In an exclusive interview with ABC News on Tuesday, Mary Trump, the niece of President Donald Trump, called on him to resign in her first public appearance since publishing a scathing tell-all about the president and the Trump family.
Three years ago, Mary Trump told her uncle not to let his critics "get you down" after seeing how he was "strained by the pressures" of the presidency, she said.
"I just remember thinking, he seems tired. He seems like this is not what he signed up for, if he even knows what he signed up for," Mary Trump said, recalling the three times she visited her uncle in the Oval Office.
"I thought his response was actually more enlightening than my statement: He said, 'They won't get me,'" she continued. "And so far, looks like he's right."
Four months into Donald Trump's presidency, his niece Mary Trump told him not to let critics "get you down."
Three years later, she has only one word of advice: "Resign."
Mary Trump made the comments in an exclusive interview with ABC News on Tuesday, her first public appearance since publishing a scathing tell-all about the president and the Trump family, titled "Too Much and Never Enough: How My Family Created the World's Most Dangerous Man."
"Four months in, he already seemed very strained by the pressures," she told ABC News' George Stephanopoulos. "You know, he'd never been in a situation before where he wasn't entirely protected from criticism or accountability or things like that."
She said that she was sincere in her advice to the president, but not in the sense of "I want you to keep doing what you're doing and get away with it."
Recalling the three times she visited her uncle in the Oval Office, she said: "I just remember thinking, he seems tired. He seems like this is not what he signed up for, if he even knows what he signed up for.
"And I thought his response was actually more enlightening than my statement: He said, 'They won't get me,'" she added. "And so far, looks like he's right."
But now, three years later, she would call on her uncle to step down as president, she said. She told ABC News that Trump was "perverted" by the family's "issues," causing him to become someone "utterly incapable of leading this country."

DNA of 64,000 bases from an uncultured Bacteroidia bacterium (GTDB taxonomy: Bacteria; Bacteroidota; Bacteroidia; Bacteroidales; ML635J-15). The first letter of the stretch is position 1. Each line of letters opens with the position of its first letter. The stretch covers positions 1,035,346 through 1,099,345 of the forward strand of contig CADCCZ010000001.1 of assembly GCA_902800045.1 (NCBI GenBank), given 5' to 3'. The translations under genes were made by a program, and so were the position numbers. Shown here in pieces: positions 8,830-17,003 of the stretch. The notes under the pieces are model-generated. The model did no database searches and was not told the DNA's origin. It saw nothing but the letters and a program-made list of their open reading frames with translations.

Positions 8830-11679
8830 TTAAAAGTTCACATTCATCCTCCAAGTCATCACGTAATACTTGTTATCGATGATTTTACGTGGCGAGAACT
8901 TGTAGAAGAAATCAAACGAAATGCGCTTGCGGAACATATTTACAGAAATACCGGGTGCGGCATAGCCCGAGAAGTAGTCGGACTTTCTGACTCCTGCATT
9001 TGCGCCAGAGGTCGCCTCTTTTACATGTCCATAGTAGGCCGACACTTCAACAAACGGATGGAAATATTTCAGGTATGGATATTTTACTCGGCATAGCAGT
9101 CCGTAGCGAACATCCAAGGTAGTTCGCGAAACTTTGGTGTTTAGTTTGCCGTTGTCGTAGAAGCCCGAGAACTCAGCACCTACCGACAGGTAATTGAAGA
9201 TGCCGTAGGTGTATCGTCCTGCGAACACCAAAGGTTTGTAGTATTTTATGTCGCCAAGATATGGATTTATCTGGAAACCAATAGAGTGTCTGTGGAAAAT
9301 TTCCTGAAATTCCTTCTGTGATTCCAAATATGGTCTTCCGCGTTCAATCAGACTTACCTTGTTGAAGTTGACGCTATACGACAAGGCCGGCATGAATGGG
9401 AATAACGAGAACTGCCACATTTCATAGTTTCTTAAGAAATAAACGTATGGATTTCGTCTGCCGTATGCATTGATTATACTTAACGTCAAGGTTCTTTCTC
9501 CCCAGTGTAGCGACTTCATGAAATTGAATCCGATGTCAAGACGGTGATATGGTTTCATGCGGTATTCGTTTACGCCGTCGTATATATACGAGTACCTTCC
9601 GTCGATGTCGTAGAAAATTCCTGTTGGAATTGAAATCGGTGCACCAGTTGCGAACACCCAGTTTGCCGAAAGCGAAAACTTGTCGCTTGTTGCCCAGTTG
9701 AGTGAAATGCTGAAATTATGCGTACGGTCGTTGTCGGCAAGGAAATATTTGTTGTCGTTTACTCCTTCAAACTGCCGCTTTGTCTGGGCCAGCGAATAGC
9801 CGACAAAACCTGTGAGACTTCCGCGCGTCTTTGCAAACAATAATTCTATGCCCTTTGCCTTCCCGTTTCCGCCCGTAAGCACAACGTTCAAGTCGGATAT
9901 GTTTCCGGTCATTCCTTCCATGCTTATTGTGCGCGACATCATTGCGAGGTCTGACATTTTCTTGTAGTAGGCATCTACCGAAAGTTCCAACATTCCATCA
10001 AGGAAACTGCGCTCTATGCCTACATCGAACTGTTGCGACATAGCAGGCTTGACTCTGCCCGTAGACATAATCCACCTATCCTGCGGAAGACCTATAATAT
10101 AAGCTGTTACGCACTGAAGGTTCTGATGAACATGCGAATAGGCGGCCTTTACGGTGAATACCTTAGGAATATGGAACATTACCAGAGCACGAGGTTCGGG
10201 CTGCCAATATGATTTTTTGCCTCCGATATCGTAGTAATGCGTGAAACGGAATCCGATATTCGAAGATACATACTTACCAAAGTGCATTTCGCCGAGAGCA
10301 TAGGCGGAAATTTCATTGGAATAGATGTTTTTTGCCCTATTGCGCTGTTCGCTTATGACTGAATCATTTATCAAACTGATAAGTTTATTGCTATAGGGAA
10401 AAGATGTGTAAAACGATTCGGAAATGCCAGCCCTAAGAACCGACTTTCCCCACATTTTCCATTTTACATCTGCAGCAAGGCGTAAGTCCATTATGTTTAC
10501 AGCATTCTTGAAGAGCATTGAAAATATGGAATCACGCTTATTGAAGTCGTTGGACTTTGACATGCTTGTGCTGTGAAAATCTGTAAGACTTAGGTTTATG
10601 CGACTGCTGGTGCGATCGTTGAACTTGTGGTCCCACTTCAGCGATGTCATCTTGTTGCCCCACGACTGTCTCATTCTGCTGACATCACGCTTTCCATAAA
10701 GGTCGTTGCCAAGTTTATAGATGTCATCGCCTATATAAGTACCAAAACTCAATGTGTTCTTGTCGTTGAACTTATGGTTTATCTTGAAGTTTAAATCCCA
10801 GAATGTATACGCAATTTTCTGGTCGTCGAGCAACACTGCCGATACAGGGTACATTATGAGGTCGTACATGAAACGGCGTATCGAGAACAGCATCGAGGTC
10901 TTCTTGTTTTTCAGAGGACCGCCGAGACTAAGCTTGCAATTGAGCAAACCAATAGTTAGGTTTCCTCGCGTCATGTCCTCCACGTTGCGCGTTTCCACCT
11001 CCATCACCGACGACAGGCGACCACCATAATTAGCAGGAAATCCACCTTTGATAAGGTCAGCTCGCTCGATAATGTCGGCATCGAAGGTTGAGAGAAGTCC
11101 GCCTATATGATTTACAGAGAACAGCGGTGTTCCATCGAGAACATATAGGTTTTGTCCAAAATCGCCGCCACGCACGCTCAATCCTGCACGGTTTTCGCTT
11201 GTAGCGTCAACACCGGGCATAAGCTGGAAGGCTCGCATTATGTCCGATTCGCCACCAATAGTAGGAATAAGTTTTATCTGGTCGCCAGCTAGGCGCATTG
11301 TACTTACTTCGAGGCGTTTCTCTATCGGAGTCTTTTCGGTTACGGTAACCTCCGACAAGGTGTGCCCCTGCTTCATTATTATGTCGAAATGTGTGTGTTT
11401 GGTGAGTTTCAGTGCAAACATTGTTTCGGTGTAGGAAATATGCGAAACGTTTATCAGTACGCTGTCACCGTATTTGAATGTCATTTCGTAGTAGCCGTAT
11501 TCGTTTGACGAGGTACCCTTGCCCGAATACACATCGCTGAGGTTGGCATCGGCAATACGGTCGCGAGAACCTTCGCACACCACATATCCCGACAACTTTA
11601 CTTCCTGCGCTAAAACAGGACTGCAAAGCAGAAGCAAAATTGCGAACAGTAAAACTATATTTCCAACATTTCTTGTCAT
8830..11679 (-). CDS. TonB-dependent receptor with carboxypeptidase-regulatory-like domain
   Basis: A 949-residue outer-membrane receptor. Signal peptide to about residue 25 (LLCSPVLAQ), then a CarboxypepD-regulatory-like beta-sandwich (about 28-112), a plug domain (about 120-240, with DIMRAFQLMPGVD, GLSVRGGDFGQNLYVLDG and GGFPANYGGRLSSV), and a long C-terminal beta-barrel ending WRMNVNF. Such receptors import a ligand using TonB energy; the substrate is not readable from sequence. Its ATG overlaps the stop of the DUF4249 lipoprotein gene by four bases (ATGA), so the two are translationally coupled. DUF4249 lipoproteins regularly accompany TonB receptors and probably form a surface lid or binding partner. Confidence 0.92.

"I saw firsthand what focusing on the wrong things, elevating the wrong people can do — the collateral damage that can be created by allowing somebody to live their lives without accountability," she said. "And it is striking to see that continuing now on a much grander scale."
Mary Trump's father, Fred Trump Jr., who died in 1981, was Donald Trump's eldest brother. In her book, she said that she and her brother were cut out the will of their grandfather, who died in 1999 and whose assets were primarily divided among his surviving children.
She wrote that while she and her brother filed a lawsuit to claim part of their grandfather's assets, it prompted the rest of the Trump family "to cause us more pain and make us more desperate" by cutting off their access to medical insurance through their grandfather's company.
Mary Trump faced pushback from her other uncle, Robert Trump, Donald Trump's younger brother, who twice tried to block the publication of her book. However, a New York judge earlier this month lifted a temporary restraining order against the publisher, saying the book was in "legitimate public interest." On Monday, another judge lifted a gag order against Mary Trump, allowing her to discuss the book.
Representatives from the White House did not immediately respond to Business Insider's request for comment.
A White House deputy press secretary, Sarah Matthews, previously said: "Mary Trump and her book's publisher may claim to be acting in the public interest, but this book is clearly in the author's own financial self-interest. President Trump has been in office for over three years working on behalf of the American people — why speak out now?"
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